In West Virginia, it must be illegal for reporters to question authority, especially federal authorities.
A West Virginia reporter was arrested for trying to get an answer from Health and Human Services Director Tom Price about whether domestic violence was considered a pre-existing condition under the Republican-backed health-care bill.
Or, as his lawyer puts it, he was arrested “for talking too loud.”
Journalism has always had a tinge of danger to it. Reporters die covering wars. Investigative reporters can face violence for uncovering scandals and speaking truth to power. Journalists can be thrown into jail for contempt of court for failing to reveal sources. But what is happening to journalists in Turkey lately, is appalling. It’s downright scary when those in power lock up journalists by the dozens simply because the powers that be don’t like what journalists are writing and to muffle voices of opposition. Thank goodness the supreme law of the United States – the First Amendment – prevents this type of wholesale silencing of the press.
In Germany, officials are working on it. A new social media bill being considered by Germany would force social media giants such as Facebook and Twitter to remove quickly fake news that incites hate or criminal content. The penalty for failing to remove “fake news?” Fifty million Euros, about $53 million.
While that may sound as if it’s an ideal method to stop fake news, critics contend the bill goes too far and could limit free speech.
Chancellor Angela Merkel’s cabinet, though, favors the bill, giving it a good chance for passage in the German Parliament.
The number of firms that has withdrawn its advertising from Fox’s The O’Reilly Factor has grown to 30 in the wake of allegations, first published in the NY Times, that Fox has paid $13 million to several women who claim the show’s star, Bill O’Reilly, sexually harassed them.
Angie’s List, which provides online reviews of local businesses, is not one of those 30. It said it would let its customers make their own decisions about media consumption. In June, Angie’s List reported a total revenue of $83 million.
Despite President Trump’s defense of Fox commentator Bill O’Reilly, as many as 18 advertisers have pulled their ads from his popular show in the wake of a story written by the N.Y. Times that noted Fox had paid $13 million to settle several sexual harassment claims against the star of the Fox network.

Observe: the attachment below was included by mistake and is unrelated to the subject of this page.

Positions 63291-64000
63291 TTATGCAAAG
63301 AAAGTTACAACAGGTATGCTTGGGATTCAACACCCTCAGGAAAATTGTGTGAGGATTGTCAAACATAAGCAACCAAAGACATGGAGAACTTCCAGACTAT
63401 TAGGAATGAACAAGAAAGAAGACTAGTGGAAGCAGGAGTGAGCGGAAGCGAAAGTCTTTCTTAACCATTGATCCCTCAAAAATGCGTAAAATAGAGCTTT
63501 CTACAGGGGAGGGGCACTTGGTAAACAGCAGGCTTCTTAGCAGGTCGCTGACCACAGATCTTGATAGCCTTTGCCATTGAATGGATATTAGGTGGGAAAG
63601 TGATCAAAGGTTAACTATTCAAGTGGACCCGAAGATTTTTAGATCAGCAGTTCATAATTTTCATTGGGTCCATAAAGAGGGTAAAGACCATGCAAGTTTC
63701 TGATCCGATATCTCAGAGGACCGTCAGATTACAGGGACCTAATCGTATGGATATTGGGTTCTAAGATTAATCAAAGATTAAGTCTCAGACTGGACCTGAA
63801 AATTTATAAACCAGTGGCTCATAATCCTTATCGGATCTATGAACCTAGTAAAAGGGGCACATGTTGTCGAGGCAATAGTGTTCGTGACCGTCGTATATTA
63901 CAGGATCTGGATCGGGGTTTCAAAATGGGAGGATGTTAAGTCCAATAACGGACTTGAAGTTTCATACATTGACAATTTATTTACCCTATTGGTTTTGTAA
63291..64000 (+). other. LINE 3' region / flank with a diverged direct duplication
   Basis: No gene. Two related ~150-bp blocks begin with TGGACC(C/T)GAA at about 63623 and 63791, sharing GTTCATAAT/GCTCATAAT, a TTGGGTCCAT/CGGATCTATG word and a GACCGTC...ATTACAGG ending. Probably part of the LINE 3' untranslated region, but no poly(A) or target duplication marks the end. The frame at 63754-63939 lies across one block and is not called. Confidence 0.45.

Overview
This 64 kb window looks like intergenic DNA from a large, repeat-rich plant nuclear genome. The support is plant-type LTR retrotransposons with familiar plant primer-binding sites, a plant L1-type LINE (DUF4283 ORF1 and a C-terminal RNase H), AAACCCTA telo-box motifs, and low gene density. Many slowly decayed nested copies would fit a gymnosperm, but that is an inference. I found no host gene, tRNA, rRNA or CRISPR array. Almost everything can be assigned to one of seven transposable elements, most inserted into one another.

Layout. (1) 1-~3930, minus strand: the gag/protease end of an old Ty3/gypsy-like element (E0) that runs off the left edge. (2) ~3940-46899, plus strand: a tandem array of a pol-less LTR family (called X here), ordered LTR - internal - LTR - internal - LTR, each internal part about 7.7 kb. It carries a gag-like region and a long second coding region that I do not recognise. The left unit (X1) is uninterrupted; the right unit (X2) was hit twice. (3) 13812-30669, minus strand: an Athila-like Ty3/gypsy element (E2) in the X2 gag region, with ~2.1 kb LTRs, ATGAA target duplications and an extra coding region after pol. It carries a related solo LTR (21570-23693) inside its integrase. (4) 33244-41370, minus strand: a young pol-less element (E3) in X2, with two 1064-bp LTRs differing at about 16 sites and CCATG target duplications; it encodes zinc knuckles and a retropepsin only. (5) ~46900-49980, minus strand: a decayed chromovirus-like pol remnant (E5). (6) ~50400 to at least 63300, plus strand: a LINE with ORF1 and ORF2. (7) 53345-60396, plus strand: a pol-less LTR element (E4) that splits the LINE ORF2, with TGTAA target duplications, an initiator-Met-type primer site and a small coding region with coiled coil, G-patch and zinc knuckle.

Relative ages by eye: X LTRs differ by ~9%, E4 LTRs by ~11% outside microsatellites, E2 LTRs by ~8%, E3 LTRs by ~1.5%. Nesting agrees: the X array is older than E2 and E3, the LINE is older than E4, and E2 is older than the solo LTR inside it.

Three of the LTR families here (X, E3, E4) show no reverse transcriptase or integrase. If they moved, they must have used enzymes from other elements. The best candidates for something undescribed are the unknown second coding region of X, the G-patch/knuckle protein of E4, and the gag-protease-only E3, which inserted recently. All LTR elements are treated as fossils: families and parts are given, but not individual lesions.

The boycott grew quickly after the allegations, some as old as 15 years, were detailed in the Times story.
President Trump called O’Reilly a “good person” and said he didn’t think the TV commentator “did anything wrong.”
Mercedes Benz and Hyundai withdrew their ads on The O’Reilly Factor after the NY Times reported that Fox spent $13 million to settle sexual harassment claims against it’s star, Bill O’Reilly. But since O’Reilly’s show made Fox nearly $450 million from 2014-16, how many more advertisers would have to bail on the show before Fox would abandon it?
I don’t put much stock into what celebrities say about politics. But this is the 45th anniversary of the Democratic break-in at the Watergate hotel in Washington, D.C. And actor Robert Redford, playing Pulitizer Prize-winning journalist Bob Woodward, did make an Academy Award-winning movie about the scandal called “All the President’s Men.” So he does have some relevance when he writes in the Washington Post that dangerous similarities exist between the Watergate era and now. The question is: Will we the truth again be told?
Fox has paid $13 million to settle sexual harassment claims against its star, Bill O’Reilly, according to the N.Y. Times. But since his show made Fox $446 million in advertising from 2014-16, Fox will probably put up with a few more harassment claims and payouts. O’Reilly denies the claims have merit, the Times report states.
Can you tell the difference between news and opinion?
Fox News’s Sean Hannity says Americans are intelligent enough to know the difference.
Longtime broadcast newsman Ted Koppel disagrees and told Hannity he was bad for America.
Are you able to tell the difference between news and opinion? Are Americans intelligent enough to know the difference? Should the Fairness Doctrine return?
With the election of President Trump, conservative media have become powerful players in Washington, D.C. politics.
Those conservative media are now finding out that as their power grows, the need to better follow the tenets of journalism increases, as this column from Paul Farhi of the Washington Post illustrates.
To be a legitimate, trusted source, news organizations must meet several important guidelines, but three stand out:
Those conservative media that were operating under the radar for the past few years (or that have formed recently) and may have played loosely with all three of those guidelines are now realizing that with new power comes the need for accountability and verification.